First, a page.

Two staged readings of What Life Wants will take place on Saturday, March 30, at Boston Playwrights’ Theatre, 949 Commonwealth Avenue, Boston, MA. The 8:00 pm show is currently sold out. For tickets to the 4:00 pm show time click here.

Does Love Really Conquer All? Ask The Matchmaker

By: Katherine Gianni

Matchmaking can occur in a variety of places—on a subway ride, in a crowded bar, or now most commonly, through a few clicks on the Internet. Avi Nesher’s film The Matchmaker chronicles many love connections in the city of Haifa, Israel during the summer of 1968, decades before the invention of dating apps and the phenomenon of “swiping right.” In the movie, prospective lovers rely on the expertise of matchmaker Yankele Bride (Adir Miller), to find their next romance. However, the story is not as much a quest for love as it is for acceptance, understanding, and survival.

The film was shown last Monday in BU’s College of Arts and Sciences as the third installment of The Holocaust Through Film series. Professor of Italian and director of Holocaust, Genocide, and Human Rights Studies Nancy Harrowitz and Assistant Professor of French Jennifer Cazenave worked together to organize the series this year.

Associate Professor of Hebrew, German, and Comparative Literature Abigail Gillman provided an introduction to the film and its director. “The Israeli film industry has really taken off quite recently, starting in the 2000s,” she explained to the group of students gathered in CAS 224. “Avi Nesher has played an essential role in the entry of Israeli cinema onto the global stage.”

According to Professor Gillman, Mr. Nesher’s 2018 film, The Other Story, was the most seen movie in Israel last year. The Matchmaker was released eight years prior and also saw a large success. On-screen, audiences are introduced to many characters in the city of Haifa, which is divided between “the Carmel,” or upper echelon neighborhood, and “the low-rent district.”

Yankele resides in the low-rent district with many other Holocaust survivors. Arik Burnstein (Tuval Shafir), his teenage counterpart, comes from the Carmel. The two form an unlikely bond after Arik’s father, Yankele’s childhood friend and fellow survivor, decides his son would benefit from working for the matchmaking business for the summer. At first, Arik is suspicious of Yankele, his place of business, and those who work around him. But as the story develops, so does their friendship.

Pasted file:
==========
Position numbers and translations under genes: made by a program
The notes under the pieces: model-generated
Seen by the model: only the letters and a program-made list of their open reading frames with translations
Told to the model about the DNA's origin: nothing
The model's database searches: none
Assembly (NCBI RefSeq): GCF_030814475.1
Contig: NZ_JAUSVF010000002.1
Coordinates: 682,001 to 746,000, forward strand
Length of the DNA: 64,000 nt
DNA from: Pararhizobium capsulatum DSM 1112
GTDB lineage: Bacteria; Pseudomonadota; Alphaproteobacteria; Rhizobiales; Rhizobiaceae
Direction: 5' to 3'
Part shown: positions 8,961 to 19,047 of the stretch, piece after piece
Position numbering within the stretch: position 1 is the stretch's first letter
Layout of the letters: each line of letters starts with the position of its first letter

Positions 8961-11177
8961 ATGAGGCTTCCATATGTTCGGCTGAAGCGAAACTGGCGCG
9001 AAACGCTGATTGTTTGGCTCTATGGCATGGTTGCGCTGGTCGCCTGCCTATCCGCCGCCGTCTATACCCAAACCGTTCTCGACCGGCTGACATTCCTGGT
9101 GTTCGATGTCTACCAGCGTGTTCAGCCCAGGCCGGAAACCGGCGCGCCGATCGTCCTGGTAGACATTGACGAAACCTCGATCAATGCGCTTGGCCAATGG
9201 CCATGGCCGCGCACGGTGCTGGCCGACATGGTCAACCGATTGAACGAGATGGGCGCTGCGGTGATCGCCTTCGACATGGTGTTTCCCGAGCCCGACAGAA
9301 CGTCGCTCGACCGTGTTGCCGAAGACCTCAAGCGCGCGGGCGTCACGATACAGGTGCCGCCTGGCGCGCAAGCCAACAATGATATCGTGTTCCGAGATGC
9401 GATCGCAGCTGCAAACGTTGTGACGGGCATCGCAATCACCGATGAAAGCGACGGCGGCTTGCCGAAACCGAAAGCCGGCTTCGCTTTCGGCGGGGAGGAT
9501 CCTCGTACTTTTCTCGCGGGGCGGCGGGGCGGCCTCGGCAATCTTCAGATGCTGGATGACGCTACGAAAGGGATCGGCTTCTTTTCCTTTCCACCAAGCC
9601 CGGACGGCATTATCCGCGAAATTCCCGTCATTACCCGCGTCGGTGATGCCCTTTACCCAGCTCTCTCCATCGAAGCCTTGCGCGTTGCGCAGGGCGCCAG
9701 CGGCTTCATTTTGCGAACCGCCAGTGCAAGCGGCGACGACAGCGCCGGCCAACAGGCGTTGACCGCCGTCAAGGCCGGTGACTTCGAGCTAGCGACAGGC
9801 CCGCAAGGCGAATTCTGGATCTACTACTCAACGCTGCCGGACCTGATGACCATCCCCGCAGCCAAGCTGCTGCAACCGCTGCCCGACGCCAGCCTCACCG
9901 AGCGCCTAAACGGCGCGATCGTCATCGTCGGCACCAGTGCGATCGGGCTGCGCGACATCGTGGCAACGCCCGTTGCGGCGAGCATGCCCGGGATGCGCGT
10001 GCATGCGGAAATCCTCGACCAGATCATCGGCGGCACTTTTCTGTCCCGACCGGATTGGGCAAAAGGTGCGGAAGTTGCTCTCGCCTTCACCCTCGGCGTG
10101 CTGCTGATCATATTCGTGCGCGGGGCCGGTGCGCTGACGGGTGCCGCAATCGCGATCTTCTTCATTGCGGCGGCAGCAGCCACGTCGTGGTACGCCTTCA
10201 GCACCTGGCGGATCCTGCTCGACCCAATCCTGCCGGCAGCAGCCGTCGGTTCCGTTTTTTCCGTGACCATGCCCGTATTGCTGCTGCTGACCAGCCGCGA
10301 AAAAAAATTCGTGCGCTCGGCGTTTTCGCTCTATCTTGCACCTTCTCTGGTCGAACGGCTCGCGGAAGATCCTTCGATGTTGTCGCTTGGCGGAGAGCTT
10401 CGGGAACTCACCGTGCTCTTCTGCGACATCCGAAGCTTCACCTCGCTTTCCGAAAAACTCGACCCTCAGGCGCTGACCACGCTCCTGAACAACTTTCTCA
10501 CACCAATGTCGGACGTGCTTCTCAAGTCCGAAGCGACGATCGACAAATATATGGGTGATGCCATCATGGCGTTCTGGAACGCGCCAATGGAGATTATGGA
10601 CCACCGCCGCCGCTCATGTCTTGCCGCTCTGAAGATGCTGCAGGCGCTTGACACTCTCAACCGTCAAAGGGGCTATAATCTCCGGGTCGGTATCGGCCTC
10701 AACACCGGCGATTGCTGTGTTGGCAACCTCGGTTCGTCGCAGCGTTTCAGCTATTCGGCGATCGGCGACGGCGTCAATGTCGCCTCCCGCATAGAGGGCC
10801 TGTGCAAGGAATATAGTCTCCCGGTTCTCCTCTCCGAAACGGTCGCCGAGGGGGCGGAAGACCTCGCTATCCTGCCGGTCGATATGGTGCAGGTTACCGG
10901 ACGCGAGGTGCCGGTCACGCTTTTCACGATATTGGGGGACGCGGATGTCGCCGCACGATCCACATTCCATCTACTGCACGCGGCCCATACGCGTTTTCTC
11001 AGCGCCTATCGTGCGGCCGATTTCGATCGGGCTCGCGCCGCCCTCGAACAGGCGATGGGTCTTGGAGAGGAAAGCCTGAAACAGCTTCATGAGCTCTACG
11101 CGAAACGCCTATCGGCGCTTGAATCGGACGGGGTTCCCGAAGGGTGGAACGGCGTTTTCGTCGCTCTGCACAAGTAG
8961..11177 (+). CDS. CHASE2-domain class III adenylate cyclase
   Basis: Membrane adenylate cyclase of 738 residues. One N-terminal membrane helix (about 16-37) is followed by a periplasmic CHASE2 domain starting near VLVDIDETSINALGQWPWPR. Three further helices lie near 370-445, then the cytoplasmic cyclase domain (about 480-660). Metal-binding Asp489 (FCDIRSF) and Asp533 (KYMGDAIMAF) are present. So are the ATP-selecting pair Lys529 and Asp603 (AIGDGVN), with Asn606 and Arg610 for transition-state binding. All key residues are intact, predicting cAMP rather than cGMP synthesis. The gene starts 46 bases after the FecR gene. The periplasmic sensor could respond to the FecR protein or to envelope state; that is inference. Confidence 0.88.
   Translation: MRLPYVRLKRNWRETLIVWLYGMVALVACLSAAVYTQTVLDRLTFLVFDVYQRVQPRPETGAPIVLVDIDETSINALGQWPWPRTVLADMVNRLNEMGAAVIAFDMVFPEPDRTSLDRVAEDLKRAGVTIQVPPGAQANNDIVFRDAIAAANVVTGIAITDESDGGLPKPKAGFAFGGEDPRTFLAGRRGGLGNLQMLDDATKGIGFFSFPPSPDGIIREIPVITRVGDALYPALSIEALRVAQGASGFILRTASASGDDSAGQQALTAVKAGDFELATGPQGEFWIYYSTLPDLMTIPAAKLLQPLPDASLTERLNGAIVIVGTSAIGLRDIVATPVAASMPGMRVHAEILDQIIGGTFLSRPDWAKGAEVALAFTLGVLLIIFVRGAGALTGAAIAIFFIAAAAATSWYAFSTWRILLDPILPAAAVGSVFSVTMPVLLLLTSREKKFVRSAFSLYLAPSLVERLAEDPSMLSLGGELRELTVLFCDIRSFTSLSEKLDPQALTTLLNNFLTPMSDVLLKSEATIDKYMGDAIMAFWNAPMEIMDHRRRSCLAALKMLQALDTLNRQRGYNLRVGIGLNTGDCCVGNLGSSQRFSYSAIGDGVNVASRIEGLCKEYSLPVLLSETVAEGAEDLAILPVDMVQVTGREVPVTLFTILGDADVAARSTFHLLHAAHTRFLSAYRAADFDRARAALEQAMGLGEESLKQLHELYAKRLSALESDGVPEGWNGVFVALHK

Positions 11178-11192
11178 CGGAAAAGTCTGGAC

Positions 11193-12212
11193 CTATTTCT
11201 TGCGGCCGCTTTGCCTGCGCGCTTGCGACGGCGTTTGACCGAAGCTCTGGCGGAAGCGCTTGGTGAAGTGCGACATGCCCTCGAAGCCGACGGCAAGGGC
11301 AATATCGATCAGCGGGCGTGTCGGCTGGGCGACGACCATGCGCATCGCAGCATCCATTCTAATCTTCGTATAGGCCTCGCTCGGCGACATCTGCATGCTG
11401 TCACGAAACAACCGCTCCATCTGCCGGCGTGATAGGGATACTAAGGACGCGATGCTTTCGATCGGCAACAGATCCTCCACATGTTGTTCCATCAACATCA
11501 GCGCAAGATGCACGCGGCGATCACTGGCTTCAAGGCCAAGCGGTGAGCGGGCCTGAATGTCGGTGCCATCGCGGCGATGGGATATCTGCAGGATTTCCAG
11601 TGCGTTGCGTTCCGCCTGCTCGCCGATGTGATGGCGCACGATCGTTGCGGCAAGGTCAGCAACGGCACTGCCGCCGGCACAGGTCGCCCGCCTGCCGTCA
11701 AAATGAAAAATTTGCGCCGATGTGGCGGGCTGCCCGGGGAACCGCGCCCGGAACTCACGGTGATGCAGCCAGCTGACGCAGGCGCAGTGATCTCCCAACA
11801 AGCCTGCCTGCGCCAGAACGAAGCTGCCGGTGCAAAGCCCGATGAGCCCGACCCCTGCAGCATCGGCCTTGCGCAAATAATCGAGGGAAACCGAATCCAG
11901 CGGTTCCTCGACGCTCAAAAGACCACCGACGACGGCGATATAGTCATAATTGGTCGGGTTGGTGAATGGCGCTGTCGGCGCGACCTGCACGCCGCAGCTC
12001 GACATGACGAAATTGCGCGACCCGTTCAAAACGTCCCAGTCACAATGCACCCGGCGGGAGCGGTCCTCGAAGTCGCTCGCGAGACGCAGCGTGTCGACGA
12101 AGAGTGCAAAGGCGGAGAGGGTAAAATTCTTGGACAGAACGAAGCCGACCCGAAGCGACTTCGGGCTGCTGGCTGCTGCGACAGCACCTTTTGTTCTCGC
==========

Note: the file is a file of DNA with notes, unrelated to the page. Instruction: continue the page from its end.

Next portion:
Others from the Carmel remain wary of Yankele’s character. Meir (Dror Keren) concocts a scheme to destroy Yankele’s business and his reputation after a failed match. This, Professor Gillman said, hits upon a much larger theme within the movie.

Dror Keren plays a scorned lover in the film. He will be at Boston Playwrights' Theatre on Saturday, March 30 at 4pm for a world premiere staged reading of his new play What Life Wants.
Dror Keren plays a scorned lover in the film. He will be at Boston Playwrights’ Theatre on Saturday, March 30 at 4pm for a world premiere staged reading of his new play What Life Wants. To reserve free tickets click here.

“There’s this idea that anyone who survived the Holocaust must have done something really horrible to survive. There was this suspicion of survivors in Israel,” she said. “They were marginalized and very much living onto themselves. That was the norm.”

While Arik is successful in protecting the matchmaker from malice, he can do little to save him from a broken heart. “Towards the end you see love kind of leading to destruction in a way,” Professor Gillman said in a question and answer session following the screening.

“How true is everything that happened?” one student asked. “Is the film based off of real events?”

“It’s based on a novel by Amir Gutfreund called When Heroes Fly,” Professor Gillman said.

“And now it’s actually a series on Netflix,” another student added. “It’s really another incredible story about survival.”

The Holocaust Through Film series continues on April 1 with a screening of “1945.” This event is free and open to the public. For more information visit http://www.bu.edu/jewishstudies/calendar/events/.